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Hyundai Elantra Maintenance and Repair



  • Whether a problem is "minor" or "major" may be subject to opinion. What is not, is that there is a problem in the first place - whether it's major or minor is secondary. As such, if I see very few complaints about problems for brand X, but a lot of complaints about brand Y, then that's all I need to know... a dispute may break out about how much of the brand Y problems are "minor" vs "major", but I'd rather stick with NO problems, and so plump for brand X. So the overall number is what matters. Now, CR does break down problems into major and into minor - fine, let's disregard that. What we can't disregard is that there IS a problem (major or minor).

    As to the overall verdict of 2004 vs 2005 - I don't know about the 2008 Auto issue. I'm going by what's on their website right now - and anyone who has access to CR online is welcome to verify it. And there it is: on the overall verdict, which they call "Used Car Verdicts", it shows 2004 as "better than average" (red half circle), and for 2005 it shows "average" (plain black circle). Here a link, but you may have to be a subscriber: htm

    Thus there is deterioration from 2004 to 2005 (then picks up again for 2006) - according to CR. I'm just reporting on what I'm seeing.

    As to the one person's experience with the tranny - the only reason I cited it, is not to say "that proves that 2000 trannys are bad", rather "that's why it can be useful to see what is being said by surveys", because in *this case* it mirrors the findings. And that's a fact - the mirroring; now what that implies is up to your choice as a consumer. I'm merely reporting on the FACT that this particular experience *mirrored* the survey finding, which is an objective fact (after all, it did).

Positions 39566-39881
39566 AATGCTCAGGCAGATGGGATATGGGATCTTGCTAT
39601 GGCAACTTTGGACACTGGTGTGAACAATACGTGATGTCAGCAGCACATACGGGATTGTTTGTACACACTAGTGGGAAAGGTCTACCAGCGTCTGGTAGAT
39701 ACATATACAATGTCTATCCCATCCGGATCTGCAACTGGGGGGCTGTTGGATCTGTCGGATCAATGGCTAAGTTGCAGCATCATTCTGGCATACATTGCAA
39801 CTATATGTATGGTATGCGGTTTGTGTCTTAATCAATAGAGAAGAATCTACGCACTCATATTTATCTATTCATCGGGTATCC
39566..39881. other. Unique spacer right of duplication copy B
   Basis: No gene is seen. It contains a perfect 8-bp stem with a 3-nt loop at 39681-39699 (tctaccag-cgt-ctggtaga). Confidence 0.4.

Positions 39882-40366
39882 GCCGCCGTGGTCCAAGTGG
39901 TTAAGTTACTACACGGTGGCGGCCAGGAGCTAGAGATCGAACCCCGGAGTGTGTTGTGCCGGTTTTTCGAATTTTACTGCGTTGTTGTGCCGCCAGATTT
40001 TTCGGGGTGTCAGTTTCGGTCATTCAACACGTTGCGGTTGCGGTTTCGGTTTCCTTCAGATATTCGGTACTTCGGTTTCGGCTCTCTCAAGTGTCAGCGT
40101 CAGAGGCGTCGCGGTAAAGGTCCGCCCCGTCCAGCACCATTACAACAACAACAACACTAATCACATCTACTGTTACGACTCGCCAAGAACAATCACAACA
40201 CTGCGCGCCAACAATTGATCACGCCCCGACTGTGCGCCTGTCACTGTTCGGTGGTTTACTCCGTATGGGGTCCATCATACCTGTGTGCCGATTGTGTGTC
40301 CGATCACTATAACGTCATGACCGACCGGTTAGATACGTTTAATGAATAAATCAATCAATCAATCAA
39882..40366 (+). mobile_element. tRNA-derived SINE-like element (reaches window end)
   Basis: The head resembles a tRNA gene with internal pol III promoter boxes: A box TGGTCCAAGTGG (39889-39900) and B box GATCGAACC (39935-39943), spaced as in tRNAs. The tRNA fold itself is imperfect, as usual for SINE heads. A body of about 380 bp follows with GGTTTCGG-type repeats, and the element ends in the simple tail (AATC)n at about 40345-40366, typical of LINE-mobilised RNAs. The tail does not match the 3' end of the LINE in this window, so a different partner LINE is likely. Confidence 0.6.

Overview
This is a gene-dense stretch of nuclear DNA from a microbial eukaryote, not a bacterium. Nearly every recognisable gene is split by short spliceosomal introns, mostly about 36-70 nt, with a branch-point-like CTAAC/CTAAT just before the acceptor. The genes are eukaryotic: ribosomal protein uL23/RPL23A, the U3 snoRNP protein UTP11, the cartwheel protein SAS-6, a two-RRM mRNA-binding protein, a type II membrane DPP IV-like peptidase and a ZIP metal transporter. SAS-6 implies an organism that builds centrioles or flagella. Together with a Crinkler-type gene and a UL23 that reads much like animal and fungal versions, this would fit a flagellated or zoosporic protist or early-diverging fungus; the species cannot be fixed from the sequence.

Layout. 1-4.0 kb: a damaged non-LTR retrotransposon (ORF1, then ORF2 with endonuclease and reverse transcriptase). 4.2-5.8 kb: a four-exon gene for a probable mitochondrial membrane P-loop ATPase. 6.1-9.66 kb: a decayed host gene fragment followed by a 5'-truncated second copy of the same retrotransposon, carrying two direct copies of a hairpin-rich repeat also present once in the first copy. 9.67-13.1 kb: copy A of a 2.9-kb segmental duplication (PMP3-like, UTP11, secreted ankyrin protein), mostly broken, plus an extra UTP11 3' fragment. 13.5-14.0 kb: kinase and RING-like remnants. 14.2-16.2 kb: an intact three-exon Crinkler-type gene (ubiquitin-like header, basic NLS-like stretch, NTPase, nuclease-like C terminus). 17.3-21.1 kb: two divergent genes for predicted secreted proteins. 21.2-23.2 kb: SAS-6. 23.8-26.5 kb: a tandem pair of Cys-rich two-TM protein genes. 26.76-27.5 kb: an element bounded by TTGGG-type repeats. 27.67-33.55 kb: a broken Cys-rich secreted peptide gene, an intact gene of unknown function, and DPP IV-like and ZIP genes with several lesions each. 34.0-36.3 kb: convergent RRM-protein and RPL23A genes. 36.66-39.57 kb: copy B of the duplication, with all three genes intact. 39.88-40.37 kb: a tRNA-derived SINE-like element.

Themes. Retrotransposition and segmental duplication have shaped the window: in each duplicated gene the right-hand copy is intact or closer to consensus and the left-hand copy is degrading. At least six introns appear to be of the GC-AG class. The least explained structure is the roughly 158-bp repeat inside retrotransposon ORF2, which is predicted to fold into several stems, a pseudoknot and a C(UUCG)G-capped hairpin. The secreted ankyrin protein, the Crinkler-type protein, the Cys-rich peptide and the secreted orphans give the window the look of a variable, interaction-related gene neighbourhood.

• Looking for some advice...I have a 2005 Elantra GLS A/T with about 35000 miles on it. I'm coming up on 4 years with the car, and my service advisor recently informed me that the manual suggests timing belt replacement at 60000 miles or 4 years, whichever comes first. 4 years will be here in about a month, but I'm still about 25000 miles under the mileage requirement. He quoted me $550 to replace the timing belt. My questions: 1) should I get this done now, at this mileage? 2) should they also replace the water pump and/or the accessory belts? So far, this car has been great - no major problems. I I can understand the need, but 4 years with that low of mileage, it just seems a bit absurd to need to change it out. Thanks in advance for your help.
  • jlflemmonsjlflemmons Posts: 2,242
    I believe the prescribed interval was 5 years, 60K miles. Except in California where the same belt is recommended for a 100K change. Something about their warranty laws there or something.
  • Where are you located? For example in CA, it's every 90K miles, not 60K. And the water pump etc. is a question of taking a chance. The major cost of changing the belt is labor, as it takes a lot of time to pull out the engine and get at the timing belt - the parts themselves are trivial in cost. So happens that the water pump is also located there - so as long as you're paying for all the labor, may as well change the pump (for an additional approx $100 - $150 in costs for the part). If your water pump never goes bad, you just spent $100-$150 unnecessarily. However, if you don't do that, and the pump goes bad, you have to pay for all the labor on top of the part for some $400 or so. So, if you pay the extra $100-$150 for the pump, you just saved yourself $300-$400 in labor costs should the pump ever go bad. As far as the timing belt - don't you have a manual? It should specify if it's every 60K miles or 4 years whichever comes first - then you can make your decision. And $550 sounds about right - if he also replaces the water pump, otherwise, it's a bit high.